Effect of Incarceration on Social Security Benefits
An individual who resides in a penal institution such as a jail or prison for a full calendar month can no longer receive Supplemental Security Income (SSI) or Social Security Disability Insurance (SSDI) benefits. Individuals who are incarcerated must notify the Social Security Administration (SSA) of their changed status with respect to the incarceration. Payments that are received in the face of a jail term lasting longer than a month will be considered overpayments and must be repaid. Though a prisoner's social security benefits are suspended while he remains incarcerated, the payment of benefits to his eligible family members will be unaffected. With respect to SSDI benefits, individuals who are in jail awaiting trial will continue to receive their benefits until such time that they are convicted.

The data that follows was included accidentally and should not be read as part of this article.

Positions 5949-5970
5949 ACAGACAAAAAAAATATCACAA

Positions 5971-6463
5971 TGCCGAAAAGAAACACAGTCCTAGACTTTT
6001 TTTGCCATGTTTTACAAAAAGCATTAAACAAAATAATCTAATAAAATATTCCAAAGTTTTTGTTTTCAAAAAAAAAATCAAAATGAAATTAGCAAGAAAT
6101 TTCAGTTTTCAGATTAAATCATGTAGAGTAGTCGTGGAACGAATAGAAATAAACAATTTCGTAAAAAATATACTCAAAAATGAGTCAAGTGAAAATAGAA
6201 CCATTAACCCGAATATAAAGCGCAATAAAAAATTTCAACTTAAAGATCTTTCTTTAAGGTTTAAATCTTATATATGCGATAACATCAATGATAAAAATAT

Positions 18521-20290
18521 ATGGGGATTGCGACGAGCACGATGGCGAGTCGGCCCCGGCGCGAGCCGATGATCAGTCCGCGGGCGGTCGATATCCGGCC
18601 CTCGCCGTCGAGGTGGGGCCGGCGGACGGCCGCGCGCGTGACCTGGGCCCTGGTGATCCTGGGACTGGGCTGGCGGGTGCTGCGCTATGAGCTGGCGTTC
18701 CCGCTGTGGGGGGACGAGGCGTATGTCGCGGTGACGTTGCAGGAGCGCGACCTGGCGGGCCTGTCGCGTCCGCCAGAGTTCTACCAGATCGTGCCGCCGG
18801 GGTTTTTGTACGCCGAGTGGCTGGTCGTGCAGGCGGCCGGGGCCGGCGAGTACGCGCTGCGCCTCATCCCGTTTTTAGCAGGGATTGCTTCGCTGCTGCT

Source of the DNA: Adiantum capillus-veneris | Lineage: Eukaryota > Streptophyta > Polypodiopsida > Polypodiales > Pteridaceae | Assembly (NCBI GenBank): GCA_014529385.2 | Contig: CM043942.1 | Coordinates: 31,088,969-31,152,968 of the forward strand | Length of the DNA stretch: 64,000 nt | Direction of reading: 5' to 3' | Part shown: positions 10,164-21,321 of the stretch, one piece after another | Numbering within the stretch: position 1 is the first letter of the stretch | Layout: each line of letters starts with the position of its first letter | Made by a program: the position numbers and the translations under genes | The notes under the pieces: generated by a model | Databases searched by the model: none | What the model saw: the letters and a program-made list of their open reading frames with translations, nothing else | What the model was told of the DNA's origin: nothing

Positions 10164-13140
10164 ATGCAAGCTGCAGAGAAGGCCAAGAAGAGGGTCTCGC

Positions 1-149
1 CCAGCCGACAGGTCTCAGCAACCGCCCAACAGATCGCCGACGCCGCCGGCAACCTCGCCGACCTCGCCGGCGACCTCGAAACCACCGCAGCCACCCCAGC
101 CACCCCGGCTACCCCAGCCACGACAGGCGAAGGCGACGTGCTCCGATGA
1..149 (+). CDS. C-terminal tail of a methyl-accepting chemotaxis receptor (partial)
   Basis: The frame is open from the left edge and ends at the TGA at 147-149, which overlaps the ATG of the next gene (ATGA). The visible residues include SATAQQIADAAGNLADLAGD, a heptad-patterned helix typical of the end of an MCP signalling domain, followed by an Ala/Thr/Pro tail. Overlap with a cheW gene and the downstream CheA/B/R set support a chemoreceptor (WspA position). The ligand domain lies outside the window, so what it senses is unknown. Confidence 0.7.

Once an individual is released from incarceration, he is eligible for SSI benefits, just as anyone else, as long as he has limited income and resources and is age sixty-five or older, blind, or disabled. Additionally, an ex-prisoner will be able to receive Social Security Disability Insurance benefits if he is blind, age sixty-two or older, or cannot work for at least a year due to a severe medical condition.
Some individuals are released from incarceration but subjected to ankle bracelet monitoring at their home. These individuals can have their benefits resumed, but must notify the SSA of their change in status. Like home monitoring, individuals who are released to a halfway house may also have their benefits reinstated as long as they are paying their own expenses and the halfway house is not under the control of the State Department of Corrections. The SSA will not pay an individual any benefits until he is completely released from the control of the Corrections Department.
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